An additional healthcare impact for micro-rockets targeted here is to provide a new method for retrieving rare cells, such as Circulating Tumour Cells (CTCs). CTCs indicate prognosis for cancer patients, and provide a route for personalised medicine: by culturing cells clinicians can determine details of an individual's tumour allowing the best drugs to be selected. Current methods to enrich CTCs from blood require processing stages which damage cells. Micro-rockets can potentially provide both faster and less destructive retrieval method, enabling improved care for cancer patients.

Beyond these specific targeted goals, developing the proposed technology can produce ancillary far reaching impacts. Micro-rockets have the potential to produce significant speed enhancements for any current immunoassay, and so can lead to future advances in diagnosis for a vast range of disease and illness. In addition, microrockets can be enablers for future efforts to translate laboratory based diagnosis into Point-of-care (POC) implementations. Key features for POC technology are simplicity, speed and autonomy: it is clear that micro-rocket based immunoassays meet these criteria. This is in contrast to other new immunoassay technology which requires sophisticated external control to generate fluid flows or agitate magnetic components. POC tests will deliver considerable societal and economic benefits, for example by allowing patients to monitor their own conditions, thereby reducing burden on clinical infrastructure.

The technology envisaged can also produce longer term societal benefits, by providing new tools for medical research, and improving existing standard methods. Immunoassays, and related standard methods such as immunoprecipitation, together with rare cell analysis are widely used in current medical research programs, and so speeding up these methods will assist researchers in these fields, providing a route to improved treatments.

The process of developing micro-rocket technology to achieve these Healthcare benefits also provides routes to additional economic benefits. The proposed pathway to translate the new diagnostic technology to clinical end users will heavily exploit industrial expertise. The UK has significant numbers of SMEs involved in the development, manufacture and distribution of immunoassay devices, and so collaboration with these companies to translate the research planned here will open up new opportunities for wealth generation, and additionally improve UK competiveness in the world healthcare market. In addition, licensing and the formation of new companies provide further routes for economic benefit.

Finally, the proposal provides a chance for public engagement on acceptance for autonomous small scale devices for healthcare applications, an issue that is likely to become increasingly significant in the future.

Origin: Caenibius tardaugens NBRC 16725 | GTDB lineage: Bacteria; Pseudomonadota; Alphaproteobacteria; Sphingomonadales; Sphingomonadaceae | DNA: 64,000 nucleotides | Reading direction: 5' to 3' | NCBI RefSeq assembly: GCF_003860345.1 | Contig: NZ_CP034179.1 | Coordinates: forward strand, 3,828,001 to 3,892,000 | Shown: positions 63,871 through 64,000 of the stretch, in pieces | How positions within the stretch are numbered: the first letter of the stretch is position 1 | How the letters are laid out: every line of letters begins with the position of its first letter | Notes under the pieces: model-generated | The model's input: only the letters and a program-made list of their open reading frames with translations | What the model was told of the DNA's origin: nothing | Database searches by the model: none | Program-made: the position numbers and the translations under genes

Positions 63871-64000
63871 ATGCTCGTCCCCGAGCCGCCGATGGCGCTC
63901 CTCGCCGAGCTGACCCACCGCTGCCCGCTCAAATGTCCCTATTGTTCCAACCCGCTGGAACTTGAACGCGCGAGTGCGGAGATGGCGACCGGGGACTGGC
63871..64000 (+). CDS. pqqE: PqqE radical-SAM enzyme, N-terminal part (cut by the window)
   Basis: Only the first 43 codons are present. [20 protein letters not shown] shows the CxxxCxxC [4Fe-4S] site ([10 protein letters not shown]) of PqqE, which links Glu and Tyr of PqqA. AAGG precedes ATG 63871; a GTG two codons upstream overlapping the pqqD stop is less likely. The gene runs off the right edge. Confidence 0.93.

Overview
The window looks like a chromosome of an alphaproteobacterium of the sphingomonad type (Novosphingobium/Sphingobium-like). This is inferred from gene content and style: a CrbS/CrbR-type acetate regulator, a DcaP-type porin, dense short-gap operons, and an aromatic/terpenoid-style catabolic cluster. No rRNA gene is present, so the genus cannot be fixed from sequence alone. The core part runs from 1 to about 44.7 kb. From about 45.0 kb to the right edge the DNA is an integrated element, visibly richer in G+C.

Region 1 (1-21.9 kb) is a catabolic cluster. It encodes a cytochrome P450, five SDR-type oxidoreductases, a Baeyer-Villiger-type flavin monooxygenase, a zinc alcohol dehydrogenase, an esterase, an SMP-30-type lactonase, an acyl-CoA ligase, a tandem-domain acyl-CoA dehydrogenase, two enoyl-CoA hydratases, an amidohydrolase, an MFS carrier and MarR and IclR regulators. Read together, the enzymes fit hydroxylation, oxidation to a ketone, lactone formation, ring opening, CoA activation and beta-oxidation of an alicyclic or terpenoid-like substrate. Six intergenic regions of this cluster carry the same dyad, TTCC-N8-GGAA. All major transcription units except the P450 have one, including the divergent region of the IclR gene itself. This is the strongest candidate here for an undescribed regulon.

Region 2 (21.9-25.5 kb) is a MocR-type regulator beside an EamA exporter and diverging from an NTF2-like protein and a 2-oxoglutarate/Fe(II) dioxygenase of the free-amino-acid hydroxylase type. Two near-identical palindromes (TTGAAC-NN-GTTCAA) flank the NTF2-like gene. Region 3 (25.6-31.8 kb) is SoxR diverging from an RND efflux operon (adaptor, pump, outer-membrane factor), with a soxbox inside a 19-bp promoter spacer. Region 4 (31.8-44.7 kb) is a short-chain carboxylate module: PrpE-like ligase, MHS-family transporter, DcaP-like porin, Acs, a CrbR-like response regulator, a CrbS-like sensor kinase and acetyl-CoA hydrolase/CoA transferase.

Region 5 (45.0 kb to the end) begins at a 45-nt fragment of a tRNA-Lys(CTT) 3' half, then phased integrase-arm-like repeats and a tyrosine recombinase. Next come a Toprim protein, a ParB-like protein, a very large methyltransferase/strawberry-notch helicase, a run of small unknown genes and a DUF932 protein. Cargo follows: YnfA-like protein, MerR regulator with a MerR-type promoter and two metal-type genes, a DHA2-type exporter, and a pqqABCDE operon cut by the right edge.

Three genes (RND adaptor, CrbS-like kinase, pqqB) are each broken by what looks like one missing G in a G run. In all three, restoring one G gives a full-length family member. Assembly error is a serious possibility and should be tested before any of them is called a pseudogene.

Publications

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Kumar P (2022) 3D inkjet printed self-propelled motors for micro-stirring. in Journal of colloid and interface science

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Ebbens SJ (2018) Catalytic Janus Colloids: Controlling Trajectories of Chemical Microswimmers. in Accounts of chemical research

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Campbell AI (2019) Experimental observation of flow fields around active Janus spheres. in Nature communications

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Gregory DA (2019) Reactive Inkjet Printing and Propulsion Analysis of Silk-based Self-propelled Micro-stirrers. in Journal of visualized experiments : JoVE

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Gregory DA (2016) Reactive Inkjet Printing of Biocompatible Enzyme Powered Silk Micro-Rockets. in Small (Weinheim an der Bergstrasse, Germany)

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Zhang Y (2019) Reactive Inkjet Printing of Functional Silk Stirrers for Enhanced Mixing and Sensing. in Small (Weinheim an der Bergstrasse, Germany)

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Gregory DA (2018) Symmetrical Catalytically Active Colloids Collectively Induce Convective Flow. in Langmuir : the ACS journal of surfaces and colloids

 
Description This grant has developed autonomous miniature stirring devices that are capable of enhancing mixing within microwell plates.

The mixing has the potential to enhance the performance of medical diagnosis assays, and also be used as motion detectors for solution properties and composition.
Exploitation Route The stirring devices can potentially have application in medical diagnosis and a range of sensing applications. We are actively pursuing these ideas for deployment for water quality testing, and increasing throughput of immunoassays. Promising results reflecting the ability for micro-rockets to capture cells, as envisaged in the orginal project aims are also emerging.
Sectors Aerospace

Defence and Marine

Agriculture

Food and Drink

Environment

Healthcare

Pharmaceuticals and Medical Biotechnology